England are further establishing the most "ferocious defensive unit" in world rugby under John Mitchell, according to one of their World Cup winners.
Will Greenwood, a member of England's victorious 2003 side, said former All Black forward and coach Mitchell was tweaking rather than re-inventing England's defensive strategies.
But England's mission was clear — come the World Cup they wanted to systematically smash opponents under the guidance of Mitchell, who replaced new Harlequins boss Paul Gustard as defence coach in August
"When Eddie Jones took over (as coach) in January 2016, they wanted to make themselves the most ferocious defensive unit on the planet," Greenwood told the Radio Sport Breakfast.
"They are not there yet but are doing a pretty passable impression of it at the moment. It is ferocious out there.
"Life is about iterations, tweaking, adapting. They are not changing anything massively. They wanted line speed and have worked on it really well."
Mitchell was Clive Woodward's England forwards coach in the late 1990s when Greenwood was playing, and the big centre revealed what the Waikato legend had brought to the party.
"He used to always say 'let the dog be the rabbit' in a slightly different tone," said Greenwood.
"It scared the living daylights out of me and certainly introduced to me what life was like in New Zealand in terms of the ferocity of your rucking. He was proper, proper tough."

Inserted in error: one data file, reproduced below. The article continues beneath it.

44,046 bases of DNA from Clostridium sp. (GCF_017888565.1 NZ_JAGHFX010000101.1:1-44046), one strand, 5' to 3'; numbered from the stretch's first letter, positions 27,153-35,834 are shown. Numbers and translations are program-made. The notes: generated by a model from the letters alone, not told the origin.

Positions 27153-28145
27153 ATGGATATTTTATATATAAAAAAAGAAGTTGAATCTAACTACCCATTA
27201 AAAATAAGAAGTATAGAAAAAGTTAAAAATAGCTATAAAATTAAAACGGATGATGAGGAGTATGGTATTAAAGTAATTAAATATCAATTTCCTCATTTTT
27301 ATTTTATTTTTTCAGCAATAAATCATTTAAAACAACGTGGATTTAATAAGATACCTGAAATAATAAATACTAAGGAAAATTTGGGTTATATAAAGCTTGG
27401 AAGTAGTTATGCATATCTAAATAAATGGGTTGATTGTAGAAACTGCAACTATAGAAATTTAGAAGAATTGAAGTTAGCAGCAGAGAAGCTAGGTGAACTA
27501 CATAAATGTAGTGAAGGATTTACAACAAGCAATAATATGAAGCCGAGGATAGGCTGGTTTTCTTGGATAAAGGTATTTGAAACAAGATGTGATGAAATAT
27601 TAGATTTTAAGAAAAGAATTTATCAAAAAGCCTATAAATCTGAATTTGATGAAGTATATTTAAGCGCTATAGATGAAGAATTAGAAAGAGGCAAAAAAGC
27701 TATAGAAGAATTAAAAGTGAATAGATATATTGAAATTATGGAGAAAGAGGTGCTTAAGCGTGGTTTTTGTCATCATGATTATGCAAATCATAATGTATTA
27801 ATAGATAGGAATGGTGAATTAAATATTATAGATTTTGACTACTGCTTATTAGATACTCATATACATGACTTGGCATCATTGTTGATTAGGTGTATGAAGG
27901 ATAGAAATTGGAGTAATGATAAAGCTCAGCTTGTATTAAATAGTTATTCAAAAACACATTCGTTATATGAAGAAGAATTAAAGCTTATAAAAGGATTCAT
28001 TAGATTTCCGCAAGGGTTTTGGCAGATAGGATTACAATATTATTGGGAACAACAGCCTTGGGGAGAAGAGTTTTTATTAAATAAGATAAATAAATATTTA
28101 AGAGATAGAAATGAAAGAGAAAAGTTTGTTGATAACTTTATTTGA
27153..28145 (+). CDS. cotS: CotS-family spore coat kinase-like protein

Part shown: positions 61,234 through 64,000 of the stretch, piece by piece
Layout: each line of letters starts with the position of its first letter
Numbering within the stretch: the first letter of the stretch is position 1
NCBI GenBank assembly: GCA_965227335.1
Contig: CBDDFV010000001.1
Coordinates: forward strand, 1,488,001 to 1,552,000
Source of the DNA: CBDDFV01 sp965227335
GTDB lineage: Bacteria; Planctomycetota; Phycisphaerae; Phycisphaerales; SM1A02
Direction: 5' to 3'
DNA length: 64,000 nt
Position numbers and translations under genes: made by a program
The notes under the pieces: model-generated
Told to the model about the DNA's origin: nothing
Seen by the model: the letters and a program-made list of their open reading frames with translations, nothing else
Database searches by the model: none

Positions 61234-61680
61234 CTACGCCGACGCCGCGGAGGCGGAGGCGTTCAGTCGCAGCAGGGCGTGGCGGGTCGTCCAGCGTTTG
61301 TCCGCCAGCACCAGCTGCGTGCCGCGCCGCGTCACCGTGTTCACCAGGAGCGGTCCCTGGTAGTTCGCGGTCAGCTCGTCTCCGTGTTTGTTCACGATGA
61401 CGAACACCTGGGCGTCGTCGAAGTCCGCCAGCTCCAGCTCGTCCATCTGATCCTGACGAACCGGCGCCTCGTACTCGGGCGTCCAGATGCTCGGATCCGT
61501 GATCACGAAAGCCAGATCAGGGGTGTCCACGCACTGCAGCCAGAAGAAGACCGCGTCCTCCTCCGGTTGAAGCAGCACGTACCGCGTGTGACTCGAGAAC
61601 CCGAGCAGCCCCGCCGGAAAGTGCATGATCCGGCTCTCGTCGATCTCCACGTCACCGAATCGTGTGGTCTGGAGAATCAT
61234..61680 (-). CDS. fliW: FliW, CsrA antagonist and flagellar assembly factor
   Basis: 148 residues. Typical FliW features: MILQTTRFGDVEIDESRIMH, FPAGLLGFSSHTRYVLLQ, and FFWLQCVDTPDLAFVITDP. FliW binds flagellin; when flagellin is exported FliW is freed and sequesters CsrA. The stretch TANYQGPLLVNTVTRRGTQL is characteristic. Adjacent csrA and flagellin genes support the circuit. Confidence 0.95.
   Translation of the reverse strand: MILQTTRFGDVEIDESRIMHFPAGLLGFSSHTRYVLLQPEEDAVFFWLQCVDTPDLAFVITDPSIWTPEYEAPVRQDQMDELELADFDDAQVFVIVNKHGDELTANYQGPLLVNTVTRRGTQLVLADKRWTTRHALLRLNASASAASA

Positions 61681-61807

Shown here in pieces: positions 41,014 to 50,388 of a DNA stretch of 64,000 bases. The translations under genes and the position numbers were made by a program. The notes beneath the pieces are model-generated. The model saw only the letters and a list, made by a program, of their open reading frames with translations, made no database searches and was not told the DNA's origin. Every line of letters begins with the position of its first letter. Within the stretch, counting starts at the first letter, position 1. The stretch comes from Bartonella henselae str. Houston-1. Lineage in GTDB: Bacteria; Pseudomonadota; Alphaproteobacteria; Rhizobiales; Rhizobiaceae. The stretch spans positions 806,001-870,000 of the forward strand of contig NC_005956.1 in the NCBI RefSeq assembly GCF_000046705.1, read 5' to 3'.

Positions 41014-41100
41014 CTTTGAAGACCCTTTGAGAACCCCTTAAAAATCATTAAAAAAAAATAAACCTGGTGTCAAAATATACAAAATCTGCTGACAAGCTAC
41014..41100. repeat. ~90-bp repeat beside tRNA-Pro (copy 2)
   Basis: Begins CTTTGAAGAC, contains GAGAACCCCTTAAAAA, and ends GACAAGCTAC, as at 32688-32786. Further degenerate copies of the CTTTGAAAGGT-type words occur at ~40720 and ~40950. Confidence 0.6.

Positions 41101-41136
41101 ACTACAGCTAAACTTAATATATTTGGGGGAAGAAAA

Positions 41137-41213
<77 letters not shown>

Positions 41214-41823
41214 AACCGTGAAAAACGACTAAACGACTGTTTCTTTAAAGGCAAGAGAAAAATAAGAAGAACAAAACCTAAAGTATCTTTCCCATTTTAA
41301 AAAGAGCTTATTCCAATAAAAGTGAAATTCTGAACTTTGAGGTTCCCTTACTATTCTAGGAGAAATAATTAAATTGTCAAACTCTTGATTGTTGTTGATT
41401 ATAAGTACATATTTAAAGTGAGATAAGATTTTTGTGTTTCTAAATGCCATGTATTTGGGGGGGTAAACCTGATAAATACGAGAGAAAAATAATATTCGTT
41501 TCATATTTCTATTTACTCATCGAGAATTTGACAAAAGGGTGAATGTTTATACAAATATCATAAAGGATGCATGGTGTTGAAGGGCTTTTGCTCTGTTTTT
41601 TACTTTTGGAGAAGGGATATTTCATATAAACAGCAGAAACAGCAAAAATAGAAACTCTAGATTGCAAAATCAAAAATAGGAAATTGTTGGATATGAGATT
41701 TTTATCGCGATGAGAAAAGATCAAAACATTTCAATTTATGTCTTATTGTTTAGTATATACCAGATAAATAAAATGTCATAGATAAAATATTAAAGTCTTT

Greenwood said 2018 represented a blip for England — who had top players missing at key times — after two years of unbeaten rugby.
When asked if England could maintain the intensity which has seen them upset Ireland and crush France in 2019, Greenwood said they probably didn't need to.
A third string side would beat Italy at Twickenham, and Scotland hadn't won there in 35 years. That left the clash against Wales in Cardiff next week as by far the biggest assignment remaining in this Six Nations tournament.
Greenwood is increasingly optimistic about England's World Cup chances, while predicting an off-colour Irish side would rise again.
"Oh to be the hunter and not the hunted," said Greenwood, about Ireland's Six Nations form lapse.
"The All Blacks have set the bar in terms of of retaining credibility as the number one. Ireland had the most unbelievable year in 2018 but they are having a bit of a blip, a bit of a wobble.
"England were supercharged and went out and battered them on the gain line, but Ireland will come again.
"Ireland will finish the Six Nations strong and be ready for the World Cup. They had such a big year in 2018 and it is difficult to keep going to the well. But they will be a force to be reckoned with in Japan."
Greenwood added: "I've upgraded England's status — they will be in the semifinals and who can predict after that?"